Green Comet - C2022 E3

Closest to Earth on February 2nd

A once in a lifetime opportunity and how to photograph it!

We’re still only in January but 2023 is shaping up to be a brilliant year for stargazers! We’ve already been spoilt with a meteor shower and now this week we’re set for a once in a lifetime view of the green comet known as C2022 E3. The last time this comet passed by Earth was 50,000 years ago!

From now until early February this green comet will be visible in the night’s sky. As the comet becomes closest to Earth on February 2nd it will be best viewed with the naked eye just before dawn towards the north-east horizon where it will appear as a bright white smudge in the sky. If you’re wanting to try and catch a glimpse of it’s green tinge, then be sure to grab your binoculars or telescope!

If you want to try your hand at photographing this Comet, keep reading for our top tips!


Selecting your Camera Gear

As this comet will be visible to the naked eye, you’re not going to need a big telescope to be able to photograph it. It’ll actually be possible with a standard lens or telephoto (think along the lines of a 24-70mm, 70-200mm or larger telephoto if you have one). The key here is actually going to be your lens aperture, as you’ll be shooting in low light, the wider the aperture the better!

Make sure you’ve also got your tripod and cable release or remote to trigger your camera with you too.


While any photograph you capture of this comet is going to be amazing, try thinking about your composition while you’re out. Adding a foreground subject can really help elevate the shot, adding a human element to the frame, using it to add a sense of scale or just having something there to help frame the comet itself are just some of those benefits.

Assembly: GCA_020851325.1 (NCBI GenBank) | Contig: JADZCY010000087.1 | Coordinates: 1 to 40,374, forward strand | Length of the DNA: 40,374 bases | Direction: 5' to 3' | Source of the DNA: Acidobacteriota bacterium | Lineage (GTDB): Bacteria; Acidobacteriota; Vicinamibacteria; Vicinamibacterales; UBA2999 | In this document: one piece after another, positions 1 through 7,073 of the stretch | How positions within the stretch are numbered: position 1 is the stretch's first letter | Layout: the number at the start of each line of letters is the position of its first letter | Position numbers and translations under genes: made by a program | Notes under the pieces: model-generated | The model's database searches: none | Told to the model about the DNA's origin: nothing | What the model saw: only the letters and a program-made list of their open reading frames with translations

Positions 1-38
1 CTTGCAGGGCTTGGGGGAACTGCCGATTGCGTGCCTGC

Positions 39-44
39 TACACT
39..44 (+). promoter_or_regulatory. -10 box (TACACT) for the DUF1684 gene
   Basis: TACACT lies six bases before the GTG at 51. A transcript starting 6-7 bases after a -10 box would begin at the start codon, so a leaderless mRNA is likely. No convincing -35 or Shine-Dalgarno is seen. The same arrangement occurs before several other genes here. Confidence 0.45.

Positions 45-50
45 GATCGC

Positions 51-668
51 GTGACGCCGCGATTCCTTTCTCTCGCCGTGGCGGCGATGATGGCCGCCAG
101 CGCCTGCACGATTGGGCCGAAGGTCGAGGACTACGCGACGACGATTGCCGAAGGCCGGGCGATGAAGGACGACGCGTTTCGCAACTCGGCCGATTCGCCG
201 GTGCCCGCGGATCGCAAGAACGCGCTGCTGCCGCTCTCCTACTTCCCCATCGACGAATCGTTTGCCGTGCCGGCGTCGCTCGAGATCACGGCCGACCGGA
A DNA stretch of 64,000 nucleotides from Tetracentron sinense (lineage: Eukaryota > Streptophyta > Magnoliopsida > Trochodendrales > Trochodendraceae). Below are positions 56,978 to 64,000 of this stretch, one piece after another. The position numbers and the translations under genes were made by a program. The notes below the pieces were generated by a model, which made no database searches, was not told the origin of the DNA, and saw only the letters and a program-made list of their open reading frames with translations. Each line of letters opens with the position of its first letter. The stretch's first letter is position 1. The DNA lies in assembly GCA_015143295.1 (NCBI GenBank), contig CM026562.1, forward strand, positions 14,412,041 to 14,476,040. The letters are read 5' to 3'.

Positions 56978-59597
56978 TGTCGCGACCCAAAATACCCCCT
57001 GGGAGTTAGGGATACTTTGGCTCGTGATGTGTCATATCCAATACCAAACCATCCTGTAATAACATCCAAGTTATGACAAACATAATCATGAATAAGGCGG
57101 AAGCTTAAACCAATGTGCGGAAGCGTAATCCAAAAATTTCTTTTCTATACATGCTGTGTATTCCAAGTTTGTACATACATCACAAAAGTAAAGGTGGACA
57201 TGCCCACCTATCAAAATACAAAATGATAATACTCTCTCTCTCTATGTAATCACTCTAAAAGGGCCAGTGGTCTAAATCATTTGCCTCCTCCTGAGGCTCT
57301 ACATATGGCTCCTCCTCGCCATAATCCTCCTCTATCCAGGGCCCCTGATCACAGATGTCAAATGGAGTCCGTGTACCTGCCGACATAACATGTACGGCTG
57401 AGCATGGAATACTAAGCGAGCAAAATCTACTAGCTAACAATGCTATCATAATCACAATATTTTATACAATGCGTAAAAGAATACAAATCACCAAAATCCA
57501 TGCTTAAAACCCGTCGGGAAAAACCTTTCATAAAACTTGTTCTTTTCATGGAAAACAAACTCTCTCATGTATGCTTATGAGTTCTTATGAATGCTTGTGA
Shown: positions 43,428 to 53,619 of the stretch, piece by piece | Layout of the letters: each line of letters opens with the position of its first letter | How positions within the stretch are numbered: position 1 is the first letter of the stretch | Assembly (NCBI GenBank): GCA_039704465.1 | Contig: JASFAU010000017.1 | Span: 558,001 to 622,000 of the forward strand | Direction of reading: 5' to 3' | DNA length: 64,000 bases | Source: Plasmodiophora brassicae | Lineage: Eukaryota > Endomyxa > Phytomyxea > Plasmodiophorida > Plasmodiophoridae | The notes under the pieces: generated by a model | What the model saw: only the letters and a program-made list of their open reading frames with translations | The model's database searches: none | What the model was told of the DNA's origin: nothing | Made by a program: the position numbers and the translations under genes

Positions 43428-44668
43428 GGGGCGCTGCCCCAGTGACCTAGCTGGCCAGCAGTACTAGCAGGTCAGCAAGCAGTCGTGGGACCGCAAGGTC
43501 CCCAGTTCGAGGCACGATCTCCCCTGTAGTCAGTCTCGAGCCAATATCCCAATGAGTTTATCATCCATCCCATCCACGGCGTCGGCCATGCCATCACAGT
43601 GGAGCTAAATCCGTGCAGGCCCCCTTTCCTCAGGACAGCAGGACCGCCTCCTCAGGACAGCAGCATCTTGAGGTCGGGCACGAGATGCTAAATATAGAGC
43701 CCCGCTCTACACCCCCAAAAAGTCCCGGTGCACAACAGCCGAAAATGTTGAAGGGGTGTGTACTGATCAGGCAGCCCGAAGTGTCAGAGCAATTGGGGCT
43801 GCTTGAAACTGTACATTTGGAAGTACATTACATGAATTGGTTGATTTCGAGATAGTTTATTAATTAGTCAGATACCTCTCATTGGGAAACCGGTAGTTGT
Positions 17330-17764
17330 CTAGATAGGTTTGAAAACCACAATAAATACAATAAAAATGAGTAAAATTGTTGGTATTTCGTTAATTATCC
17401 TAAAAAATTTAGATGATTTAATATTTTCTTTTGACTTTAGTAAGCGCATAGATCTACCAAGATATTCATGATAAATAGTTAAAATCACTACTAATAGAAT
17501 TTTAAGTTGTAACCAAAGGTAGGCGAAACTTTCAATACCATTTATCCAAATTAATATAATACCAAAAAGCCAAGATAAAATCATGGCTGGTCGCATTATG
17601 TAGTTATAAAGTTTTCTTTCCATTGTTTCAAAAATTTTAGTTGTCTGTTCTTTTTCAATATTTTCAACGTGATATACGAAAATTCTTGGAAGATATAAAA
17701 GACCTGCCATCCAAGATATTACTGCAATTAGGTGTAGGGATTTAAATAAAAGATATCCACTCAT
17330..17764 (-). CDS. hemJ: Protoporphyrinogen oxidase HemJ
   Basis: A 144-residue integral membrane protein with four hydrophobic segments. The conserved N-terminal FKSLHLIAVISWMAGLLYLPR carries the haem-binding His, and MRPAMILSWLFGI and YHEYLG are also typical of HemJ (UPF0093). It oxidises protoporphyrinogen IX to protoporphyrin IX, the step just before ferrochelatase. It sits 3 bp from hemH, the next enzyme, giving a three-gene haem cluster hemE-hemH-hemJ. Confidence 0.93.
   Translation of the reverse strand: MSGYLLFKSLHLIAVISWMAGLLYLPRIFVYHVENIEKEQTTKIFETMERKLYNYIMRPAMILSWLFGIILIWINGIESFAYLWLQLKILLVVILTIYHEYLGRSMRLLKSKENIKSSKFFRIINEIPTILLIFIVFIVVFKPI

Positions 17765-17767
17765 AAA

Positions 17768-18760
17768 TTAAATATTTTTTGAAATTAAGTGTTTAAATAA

However you choose to frame your shot just keep in mind that you want to shoot wide enough to leave room for the comet’s tail which isn’t always visible to the human eye.

Camera Settings

Use these as a guide until you find the settings that work for the conditions you’re shooting in.

Aperture – open this as wide as your lens will allow.

ISO – the setting you choose here will be dependant on a few factors, mainly the time of night you’re out shooting and how much light pollution is around you. A good starting point would be to try around ISO 800 – 2500 and then adjust based on results.

Shutter Speed – this is where it’ll start to get a bit trickier as the Earth’s rotation will stop us from capturing too long an exposure. Stick to a maximum exposure time of 30 seconds to avoid the blurring caused by that rotation and remember you can take multiple shots and stack them in post-production if you want to enhance the details captured.

You might even find that shooting for 1-5 seconds is enough, so it’s worth playing about a bit to find out!

Focus – make sure your camera/lens is set to manual focus and infinity.

One final thing to note, is that if you’re using a tripod make sure you turn off your camera/lens image stabilization to ensure you get super steady shots!

And there you go! Now all that’s left is for you to get out there, have fun and enjoy capturing this once in a lifetime moment!

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